HOLLYWOOD, CALIF. — Cherokee Lofts, just completed this May in Southern California, is a five-story, mixed-use building that is 40% more energy efficient than California Title 24. Designed with passive strategies and a photovoltaic system, the mixed-use building is utilizing an advanced variable refrigerant flow (VRF) cooling and heating system and water conserving plumbing fixtures.
The mixed-use building, which pays homage to the Hollywood history of Cherokee Recording Studios, MGM Studios and the many musicians who recorded music at this location, consists of 12 market-rate lofts, 2,800-sq.ft. of retail space, one underground level of parking, and a rooftop deck and green roof. It is the first U.S. Green Building Council LEED Platinum pending mixed-use building in Hollywood, Calif.
In addition to an efficient building envelope, based on passive design strategies, Mitsubishi’s Advanced VRF Cooling and Heating Comfort System was installed, which acts as a heat pump, moving heat from one part of the building to another. As a result, the building’s heating and cooling loads are reduced by nearly 50%.
“It is important to incorporate an integrated design process when building green,” explained Greg Reitz, the project’s developer and founder and principal of REthink Development, a real estate development and consulting company focused on leveraging green building practices and high performance building technologies to build environmentally sound communities and workplaces. “The mechanical systems can only be selected in the context of how the overall building is designed to be energy efficient.”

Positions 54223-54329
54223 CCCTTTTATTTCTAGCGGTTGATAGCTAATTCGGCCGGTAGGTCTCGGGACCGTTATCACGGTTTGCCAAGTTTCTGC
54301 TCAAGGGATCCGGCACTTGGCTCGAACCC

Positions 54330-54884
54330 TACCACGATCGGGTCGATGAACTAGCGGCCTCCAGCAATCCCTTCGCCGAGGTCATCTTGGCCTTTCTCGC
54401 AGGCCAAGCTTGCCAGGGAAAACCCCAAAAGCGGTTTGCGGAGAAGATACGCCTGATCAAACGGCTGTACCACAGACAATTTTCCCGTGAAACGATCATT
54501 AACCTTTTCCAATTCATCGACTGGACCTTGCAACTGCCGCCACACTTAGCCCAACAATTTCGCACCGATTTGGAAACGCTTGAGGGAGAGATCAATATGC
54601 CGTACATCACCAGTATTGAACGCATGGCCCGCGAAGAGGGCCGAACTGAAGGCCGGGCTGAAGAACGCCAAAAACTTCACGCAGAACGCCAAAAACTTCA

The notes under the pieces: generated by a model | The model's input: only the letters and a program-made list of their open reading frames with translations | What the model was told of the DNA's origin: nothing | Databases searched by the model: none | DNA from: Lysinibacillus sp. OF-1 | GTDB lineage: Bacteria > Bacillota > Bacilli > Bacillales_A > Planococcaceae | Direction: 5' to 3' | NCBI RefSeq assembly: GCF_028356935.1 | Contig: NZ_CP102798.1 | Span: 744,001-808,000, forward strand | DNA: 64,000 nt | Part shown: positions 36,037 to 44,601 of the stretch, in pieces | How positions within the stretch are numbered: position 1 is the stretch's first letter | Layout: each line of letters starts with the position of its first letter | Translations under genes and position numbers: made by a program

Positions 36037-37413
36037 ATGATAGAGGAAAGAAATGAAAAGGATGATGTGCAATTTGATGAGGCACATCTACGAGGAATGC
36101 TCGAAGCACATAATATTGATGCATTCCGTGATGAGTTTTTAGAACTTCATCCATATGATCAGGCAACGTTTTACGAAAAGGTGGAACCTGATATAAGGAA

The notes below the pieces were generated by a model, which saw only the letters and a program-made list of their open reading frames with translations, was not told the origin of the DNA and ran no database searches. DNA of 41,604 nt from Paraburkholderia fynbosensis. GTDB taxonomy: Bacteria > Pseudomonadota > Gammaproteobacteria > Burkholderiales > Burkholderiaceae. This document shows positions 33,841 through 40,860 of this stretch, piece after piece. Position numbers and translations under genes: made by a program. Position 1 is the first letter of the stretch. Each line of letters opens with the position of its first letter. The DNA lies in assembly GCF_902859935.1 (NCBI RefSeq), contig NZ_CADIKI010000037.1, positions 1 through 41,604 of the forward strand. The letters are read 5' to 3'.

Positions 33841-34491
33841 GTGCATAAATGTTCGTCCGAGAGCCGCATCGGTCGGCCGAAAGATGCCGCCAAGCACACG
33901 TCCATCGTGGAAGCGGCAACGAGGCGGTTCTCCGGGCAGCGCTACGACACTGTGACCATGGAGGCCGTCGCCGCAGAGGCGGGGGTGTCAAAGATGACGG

According to the project’s architect, Lawrence Scarpa, principal of Brooks + Scarpa (formerly Pugh + Scarpa) Architects, Santa Monica, Calif., the Advanced VRF Cooling and Heating Comfort System by Mitsubishi, which was also used in Canada’s new 2010 Olympic Village, cools and warms the floors, ceilings and walls to create perfectly temperate environments better for respiratory systems, skin, overall heat, comfort and energy efficiency.
“The Advanced VRF Cooling and Heating Comfort System was implemented for this project because it provided a high level of energy efficiency, but at the same time maximum comfort and control,” explained Albert Bicol, partner of Cobalt Engineering, Vancouver, British Columbia, the project’s mechanical engineering consultant. “This system is also very flexible in its configuration and components. There are several types of indoor fan coil units and diffuser types to choose from. Individual meters are also quite easy and in most instances built into the control system. This is ideal for a mixed-use building.”
For this project, it was imperative that the HVAC in the retail and residential portions of the building be integrated.
“We wanted to do that [integrate the retail and residential HVAC] so that we could make use of any heat rejection from the retail space in the residential,” explained Bicol. “But then how to meter? The plan is to use the software built into the CityMulti controls system to summarize the usage of heating/cooling at each fan-coil unit. That data could then be used to divvy up the power bills for the units between each suite, residential and commercial.”